More than two thirds of malaria deaths, which is caused by parasites that are transmitted to people through the bites of infected mosquitoes, occurs in children under the age of five. According to the World Health Organisation, nearly half the world’s population is at risk of malaria. In Uganda it is at the top of the list of fatal infectious diseases.
After attending social enterprise training and drawing on her own experience, Joan Nalubega co-founded the Uganics product range.
“As a child I used to face malaria a lot, so I grew up with a determination to come up with an intervention to prevent malaria,” she told Al Jazeera in an interview.
Uganics aims to combat malaria by producing anti-malaria products, particularly a long-lasting mosquito-repellent soap for children and families. The mosquito-repellent soap lasts up to six hours after use and can be used for clothes and linen, as well as personal hygiene for the same repelling effect.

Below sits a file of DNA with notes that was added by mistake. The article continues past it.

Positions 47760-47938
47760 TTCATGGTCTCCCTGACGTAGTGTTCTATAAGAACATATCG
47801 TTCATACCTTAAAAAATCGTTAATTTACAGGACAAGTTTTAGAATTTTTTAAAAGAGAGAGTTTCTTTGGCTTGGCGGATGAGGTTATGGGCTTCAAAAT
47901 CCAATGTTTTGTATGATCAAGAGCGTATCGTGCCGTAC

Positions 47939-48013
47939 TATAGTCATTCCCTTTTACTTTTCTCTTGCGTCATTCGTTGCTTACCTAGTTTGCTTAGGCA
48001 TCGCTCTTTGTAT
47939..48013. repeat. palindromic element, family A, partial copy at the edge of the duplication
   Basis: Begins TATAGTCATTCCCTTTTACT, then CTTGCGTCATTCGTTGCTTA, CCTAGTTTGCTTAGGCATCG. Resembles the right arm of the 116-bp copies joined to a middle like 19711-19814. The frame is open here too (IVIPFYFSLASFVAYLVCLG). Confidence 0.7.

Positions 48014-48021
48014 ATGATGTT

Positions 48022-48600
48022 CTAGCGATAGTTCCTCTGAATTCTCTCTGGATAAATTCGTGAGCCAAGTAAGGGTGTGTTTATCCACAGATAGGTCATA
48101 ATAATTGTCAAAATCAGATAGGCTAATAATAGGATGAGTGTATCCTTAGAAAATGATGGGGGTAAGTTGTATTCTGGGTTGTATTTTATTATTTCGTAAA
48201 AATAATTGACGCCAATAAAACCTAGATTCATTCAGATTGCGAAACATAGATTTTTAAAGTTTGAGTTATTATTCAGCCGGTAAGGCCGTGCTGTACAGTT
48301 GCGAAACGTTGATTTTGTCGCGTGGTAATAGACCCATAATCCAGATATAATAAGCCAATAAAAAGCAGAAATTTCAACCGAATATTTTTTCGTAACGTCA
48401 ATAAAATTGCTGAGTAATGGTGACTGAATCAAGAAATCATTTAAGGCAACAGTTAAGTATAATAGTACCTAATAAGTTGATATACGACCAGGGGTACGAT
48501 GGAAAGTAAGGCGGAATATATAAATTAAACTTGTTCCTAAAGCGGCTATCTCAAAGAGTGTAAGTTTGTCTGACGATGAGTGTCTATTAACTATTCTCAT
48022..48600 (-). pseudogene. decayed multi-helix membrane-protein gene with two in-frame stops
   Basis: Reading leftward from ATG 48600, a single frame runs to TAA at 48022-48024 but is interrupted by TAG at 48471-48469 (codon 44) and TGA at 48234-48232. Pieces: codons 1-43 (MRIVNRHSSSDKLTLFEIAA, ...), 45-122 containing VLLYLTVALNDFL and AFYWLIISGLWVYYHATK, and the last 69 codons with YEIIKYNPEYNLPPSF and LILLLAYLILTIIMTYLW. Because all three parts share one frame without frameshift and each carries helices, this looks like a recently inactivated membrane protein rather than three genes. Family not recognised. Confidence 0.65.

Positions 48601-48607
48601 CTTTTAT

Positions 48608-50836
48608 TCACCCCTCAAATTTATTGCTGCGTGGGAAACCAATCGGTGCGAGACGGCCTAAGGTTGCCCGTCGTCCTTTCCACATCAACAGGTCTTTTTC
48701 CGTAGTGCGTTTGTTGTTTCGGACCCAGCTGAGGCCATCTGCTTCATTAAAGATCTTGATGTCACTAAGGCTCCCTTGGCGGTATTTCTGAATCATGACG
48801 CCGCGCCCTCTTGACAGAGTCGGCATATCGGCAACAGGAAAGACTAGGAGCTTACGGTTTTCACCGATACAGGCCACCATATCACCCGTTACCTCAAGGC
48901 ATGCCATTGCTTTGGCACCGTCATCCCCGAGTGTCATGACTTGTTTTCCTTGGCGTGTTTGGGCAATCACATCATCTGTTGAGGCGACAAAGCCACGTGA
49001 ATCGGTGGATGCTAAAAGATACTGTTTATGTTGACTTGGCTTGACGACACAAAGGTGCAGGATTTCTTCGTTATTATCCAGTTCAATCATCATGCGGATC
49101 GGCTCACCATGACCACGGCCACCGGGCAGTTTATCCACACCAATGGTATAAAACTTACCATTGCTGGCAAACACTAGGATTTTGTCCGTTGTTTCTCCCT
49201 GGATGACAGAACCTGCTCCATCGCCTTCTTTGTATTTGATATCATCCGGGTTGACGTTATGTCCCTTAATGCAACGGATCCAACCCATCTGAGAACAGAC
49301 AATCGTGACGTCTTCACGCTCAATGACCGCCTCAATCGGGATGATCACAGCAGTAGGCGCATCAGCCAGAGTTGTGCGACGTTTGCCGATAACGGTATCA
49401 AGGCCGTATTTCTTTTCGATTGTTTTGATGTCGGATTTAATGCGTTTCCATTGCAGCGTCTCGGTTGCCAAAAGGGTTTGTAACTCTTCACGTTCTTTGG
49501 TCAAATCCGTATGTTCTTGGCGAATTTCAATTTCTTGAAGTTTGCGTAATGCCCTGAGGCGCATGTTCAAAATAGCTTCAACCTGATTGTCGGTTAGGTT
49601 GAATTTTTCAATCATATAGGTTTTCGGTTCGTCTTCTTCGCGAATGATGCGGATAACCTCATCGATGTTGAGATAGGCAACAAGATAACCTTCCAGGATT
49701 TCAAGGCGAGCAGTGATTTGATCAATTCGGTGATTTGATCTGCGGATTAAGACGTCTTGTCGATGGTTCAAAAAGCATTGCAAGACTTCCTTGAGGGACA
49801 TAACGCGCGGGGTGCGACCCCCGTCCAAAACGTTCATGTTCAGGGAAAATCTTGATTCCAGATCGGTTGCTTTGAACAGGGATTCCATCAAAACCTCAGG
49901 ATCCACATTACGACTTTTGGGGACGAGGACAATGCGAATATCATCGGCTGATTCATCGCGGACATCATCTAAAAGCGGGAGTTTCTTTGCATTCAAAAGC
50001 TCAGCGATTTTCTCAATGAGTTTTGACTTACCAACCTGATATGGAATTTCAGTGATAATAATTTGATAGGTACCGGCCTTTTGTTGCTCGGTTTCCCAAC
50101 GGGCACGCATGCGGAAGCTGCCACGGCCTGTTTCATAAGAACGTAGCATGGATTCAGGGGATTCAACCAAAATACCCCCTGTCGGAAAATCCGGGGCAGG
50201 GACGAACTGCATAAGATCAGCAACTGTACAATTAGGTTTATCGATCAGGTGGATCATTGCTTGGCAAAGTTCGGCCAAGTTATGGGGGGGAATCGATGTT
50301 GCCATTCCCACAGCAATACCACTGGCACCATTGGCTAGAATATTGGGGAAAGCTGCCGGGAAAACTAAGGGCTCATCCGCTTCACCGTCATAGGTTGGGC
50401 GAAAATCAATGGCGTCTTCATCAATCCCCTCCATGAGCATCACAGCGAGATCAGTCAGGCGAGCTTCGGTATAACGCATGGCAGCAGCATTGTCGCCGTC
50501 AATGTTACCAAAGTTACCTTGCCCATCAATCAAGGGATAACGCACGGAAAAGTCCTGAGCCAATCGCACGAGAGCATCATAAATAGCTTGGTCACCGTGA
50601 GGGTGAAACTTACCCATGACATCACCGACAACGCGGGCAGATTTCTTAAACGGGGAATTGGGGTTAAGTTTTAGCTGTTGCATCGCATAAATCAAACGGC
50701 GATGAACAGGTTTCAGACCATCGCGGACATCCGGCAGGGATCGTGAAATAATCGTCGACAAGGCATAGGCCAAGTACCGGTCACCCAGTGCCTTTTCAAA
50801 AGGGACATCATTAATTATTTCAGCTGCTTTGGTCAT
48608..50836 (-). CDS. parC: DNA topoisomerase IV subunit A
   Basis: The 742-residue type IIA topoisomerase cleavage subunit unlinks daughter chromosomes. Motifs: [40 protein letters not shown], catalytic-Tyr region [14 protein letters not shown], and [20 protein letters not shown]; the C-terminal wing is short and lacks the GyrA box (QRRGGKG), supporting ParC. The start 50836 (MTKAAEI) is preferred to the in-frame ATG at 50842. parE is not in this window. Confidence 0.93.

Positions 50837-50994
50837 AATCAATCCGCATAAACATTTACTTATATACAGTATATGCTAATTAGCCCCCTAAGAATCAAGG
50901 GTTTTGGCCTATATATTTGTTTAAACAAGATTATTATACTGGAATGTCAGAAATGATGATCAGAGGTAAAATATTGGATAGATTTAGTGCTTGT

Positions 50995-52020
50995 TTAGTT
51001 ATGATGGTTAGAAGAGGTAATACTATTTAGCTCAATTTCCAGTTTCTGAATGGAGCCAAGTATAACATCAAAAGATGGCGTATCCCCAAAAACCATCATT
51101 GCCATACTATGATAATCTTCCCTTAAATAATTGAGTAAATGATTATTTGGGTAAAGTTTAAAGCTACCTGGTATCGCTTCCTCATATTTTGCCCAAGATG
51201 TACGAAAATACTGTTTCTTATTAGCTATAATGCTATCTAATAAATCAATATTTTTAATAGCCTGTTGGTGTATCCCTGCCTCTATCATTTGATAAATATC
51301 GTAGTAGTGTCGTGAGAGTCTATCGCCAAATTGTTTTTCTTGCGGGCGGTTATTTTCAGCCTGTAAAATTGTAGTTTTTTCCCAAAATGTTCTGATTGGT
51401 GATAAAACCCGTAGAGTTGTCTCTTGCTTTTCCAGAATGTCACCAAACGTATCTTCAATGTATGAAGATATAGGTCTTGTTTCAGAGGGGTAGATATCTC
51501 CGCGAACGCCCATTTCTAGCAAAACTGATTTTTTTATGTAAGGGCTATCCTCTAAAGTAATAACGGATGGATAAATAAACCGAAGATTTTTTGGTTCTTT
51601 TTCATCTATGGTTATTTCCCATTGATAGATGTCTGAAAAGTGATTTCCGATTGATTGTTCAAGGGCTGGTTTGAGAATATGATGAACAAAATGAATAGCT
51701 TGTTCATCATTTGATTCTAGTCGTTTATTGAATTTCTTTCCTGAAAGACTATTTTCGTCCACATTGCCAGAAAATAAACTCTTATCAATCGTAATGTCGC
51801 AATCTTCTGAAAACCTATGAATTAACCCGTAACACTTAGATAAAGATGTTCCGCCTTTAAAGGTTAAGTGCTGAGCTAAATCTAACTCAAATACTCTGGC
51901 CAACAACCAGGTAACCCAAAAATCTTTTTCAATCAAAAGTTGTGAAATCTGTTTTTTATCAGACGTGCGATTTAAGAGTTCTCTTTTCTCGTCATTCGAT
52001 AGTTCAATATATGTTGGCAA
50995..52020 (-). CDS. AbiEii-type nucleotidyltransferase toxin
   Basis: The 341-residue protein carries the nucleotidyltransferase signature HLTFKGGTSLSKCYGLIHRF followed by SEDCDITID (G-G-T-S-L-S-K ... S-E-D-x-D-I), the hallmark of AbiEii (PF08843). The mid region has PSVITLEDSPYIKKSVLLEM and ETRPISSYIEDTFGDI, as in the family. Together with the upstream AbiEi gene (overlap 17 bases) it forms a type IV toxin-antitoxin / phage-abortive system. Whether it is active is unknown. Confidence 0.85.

Aside from the repellant component the soap has mainly organic essential oils, including olive oil, coconut oil, lavender and citronella, among other natural elements.
Nalubega has created a two-tier pricing system for tourists and locals. She said in the interview that she found most repellant products were created for and marketed to for tourists at a high cost. She therefore adapted a system of selling her products to tourists at a premium and using a portion of the revenue to discount the product to underprivileged and vulnerable Ugandans.
According to a statement by the Anzisha prize, in which Nalubega was a second runner-up in 2018, Uganics has in its existence carried out four malaria information campaigns and distributed 1 000 free anti-repellent soaps to 120 families in the rural districts of Uganda. Nalubega received US$12 500, with which she intends to conduct a certification study for the products and to prepare Uganics for export to neighbouring countries so as to widen her impact.
As Nalubega explained to Al Jazeera, her hope is to help reduce malaria deaths in Uganda by 20% in the next five years and maybe one day witness a malaria-free Uganda.